MIAMI -- For the past two years, Marlins management has spoken frequently about building a sturdy organization from the Minor Leagues on up. Now after enduring plenty of growing pains at the big league level, Miami's focus in 2020 is shifting from building to improving.
It’s time for results, and manager Don Mattingly noted as much at the Winter Meetings in San Diego in December.
Asked to sum up where the organization stands entering the third year under the Bruce Sherman and Derek Jeter ownership group, Mattingly responded: “It's getting to that point where it's kind of time, as we talked about the build and trying to get up this hill. We're starting to feel like you're getting to the top of the hill, and it's going to be a little more gravity behind us moving forward and having an opportunity to truly start competing with teams in our division, which we know is rough with the things teams are doing and where they're going.”
Obviously, the organization knows the 2020 Marlins are not a finished product in terms of being a true playoff contender.
But management also has raised expectations after a disheartening 2019, when Miami finished 57-105.
“We're looking at it like it's time to start moving forward,” Mattingly added. “A lot of guys we think are going to be part of the future are moving to that Triple-A range and have been through Double-A. Knowing that they're right there, obviously, hitting the roster this year with some guys, and more guys to come.”
In many ways, the third year of the build is being viewed as a turning-point season, as the franchise aims to push the wins total closer to 81.
Jeter, the Marlins’ chief executive officer, frequently talks about being patient, and upper management has been just that as the Minor League system has improved. But frankly, at the big league level, the results haven’t been good enough.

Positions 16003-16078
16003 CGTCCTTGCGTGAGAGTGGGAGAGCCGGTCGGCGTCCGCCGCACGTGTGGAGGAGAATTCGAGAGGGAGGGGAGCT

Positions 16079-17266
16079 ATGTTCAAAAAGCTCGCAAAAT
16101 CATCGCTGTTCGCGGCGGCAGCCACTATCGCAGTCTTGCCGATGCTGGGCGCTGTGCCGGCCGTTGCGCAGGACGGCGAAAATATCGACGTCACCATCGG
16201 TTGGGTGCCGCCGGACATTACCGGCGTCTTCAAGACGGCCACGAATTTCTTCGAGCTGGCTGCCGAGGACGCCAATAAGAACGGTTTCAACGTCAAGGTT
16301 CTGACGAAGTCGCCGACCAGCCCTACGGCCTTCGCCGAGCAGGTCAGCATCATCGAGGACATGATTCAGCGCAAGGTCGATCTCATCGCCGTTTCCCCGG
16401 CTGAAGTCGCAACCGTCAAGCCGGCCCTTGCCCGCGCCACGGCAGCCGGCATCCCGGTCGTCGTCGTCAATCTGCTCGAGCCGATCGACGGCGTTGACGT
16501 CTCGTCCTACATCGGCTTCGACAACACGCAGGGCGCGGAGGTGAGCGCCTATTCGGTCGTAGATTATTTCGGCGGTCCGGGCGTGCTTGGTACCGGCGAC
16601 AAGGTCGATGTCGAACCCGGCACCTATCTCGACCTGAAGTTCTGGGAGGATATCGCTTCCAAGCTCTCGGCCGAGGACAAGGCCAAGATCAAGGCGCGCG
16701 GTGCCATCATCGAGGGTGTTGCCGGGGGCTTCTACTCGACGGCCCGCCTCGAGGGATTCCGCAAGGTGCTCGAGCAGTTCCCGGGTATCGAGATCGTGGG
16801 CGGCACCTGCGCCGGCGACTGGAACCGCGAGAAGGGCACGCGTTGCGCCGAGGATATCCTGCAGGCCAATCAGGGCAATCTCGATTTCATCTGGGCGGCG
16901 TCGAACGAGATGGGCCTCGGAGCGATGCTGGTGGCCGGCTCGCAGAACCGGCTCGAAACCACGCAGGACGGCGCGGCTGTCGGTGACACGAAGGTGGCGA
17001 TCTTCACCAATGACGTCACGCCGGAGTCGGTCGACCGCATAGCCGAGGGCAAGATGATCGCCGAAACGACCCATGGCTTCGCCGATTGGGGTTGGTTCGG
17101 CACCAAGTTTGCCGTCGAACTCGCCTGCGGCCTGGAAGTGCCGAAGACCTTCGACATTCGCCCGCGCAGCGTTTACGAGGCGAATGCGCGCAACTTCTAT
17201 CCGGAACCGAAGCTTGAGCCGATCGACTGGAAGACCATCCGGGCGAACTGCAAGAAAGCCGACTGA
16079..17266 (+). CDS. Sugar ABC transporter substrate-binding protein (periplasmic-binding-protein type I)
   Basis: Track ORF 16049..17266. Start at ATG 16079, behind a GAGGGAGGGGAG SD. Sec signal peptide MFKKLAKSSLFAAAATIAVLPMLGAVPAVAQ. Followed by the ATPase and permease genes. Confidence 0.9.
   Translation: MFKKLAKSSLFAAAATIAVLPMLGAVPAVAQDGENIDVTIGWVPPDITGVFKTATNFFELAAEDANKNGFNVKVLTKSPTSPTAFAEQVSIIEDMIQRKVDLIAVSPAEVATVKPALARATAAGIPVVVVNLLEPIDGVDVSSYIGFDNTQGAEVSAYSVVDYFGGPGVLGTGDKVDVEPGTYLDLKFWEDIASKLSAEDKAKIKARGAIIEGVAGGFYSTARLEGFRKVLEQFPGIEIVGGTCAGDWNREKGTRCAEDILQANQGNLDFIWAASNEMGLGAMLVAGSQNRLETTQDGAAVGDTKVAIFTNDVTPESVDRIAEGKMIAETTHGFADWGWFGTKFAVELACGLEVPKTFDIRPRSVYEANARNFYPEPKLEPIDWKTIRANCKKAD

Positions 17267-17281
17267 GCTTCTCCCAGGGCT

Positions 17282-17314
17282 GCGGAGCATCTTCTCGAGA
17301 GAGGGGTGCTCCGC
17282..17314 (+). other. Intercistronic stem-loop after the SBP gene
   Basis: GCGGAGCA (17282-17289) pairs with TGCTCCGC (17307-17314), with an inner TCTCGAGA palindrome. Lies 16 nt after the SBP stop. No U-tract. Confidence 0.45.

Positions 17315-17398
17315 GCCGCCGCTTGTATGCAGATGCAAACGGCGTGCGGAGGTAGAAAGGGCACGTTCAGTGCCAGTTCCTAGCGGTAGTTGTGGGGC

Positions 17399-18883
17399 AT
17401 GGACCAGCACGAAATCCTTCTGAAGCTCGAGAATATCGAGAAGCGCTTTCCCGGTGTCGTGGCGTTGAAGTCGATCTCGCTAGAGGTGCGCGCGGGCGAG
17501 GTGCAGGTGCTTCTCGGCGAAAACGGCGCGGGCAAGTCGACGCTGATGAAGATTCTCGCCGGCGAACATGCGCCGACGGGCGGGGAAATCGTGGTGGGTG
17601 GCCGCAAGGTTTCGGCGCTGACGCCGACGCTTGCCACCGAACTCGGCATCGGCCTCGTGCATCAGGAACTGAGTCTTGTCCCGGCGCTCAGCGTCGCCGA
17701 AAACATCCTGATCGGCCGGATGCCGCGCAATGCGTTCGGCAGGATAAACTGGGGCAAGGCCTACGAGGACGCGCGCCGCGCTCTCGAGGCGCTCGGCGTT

The Marlins’ combined record in 2018-19 was 120-203 (.372 winning percentage). In that span, they ranked last in the Majors in runs (1,204), home runs (274) and slugging percentage (.366).
Their pitching has been more promising, but still inconsistent. Their ERA was 4.75 the past two years, 23rd overall, and their 1,220 walks was the second most of the 30 teams.
While the Marlins were mostly under the radar in the offseason, the front office was active. Miami made a series of potentially shrewd -- and certainly sensible -- free-agent acquisitions, coupled with a few well-calculated trades.
All are expected to help advance the building process while providing veteran leadership.
But the brightest part of the building process is that the next wave of prospects making it to the big leagues is on the horizon.
At some point in 2020, top pitching prospect Sixto Sanchez and hard-throwing right-hander Edward Cabrera are expected to join the rotation. Outfielders Monte Harrison and Jesús Sánchez and shortstop Jazz Chisholm could reach the big leagues this season.
Those are a few of the expected building blocks for the future, which is coming more into focus in 2020.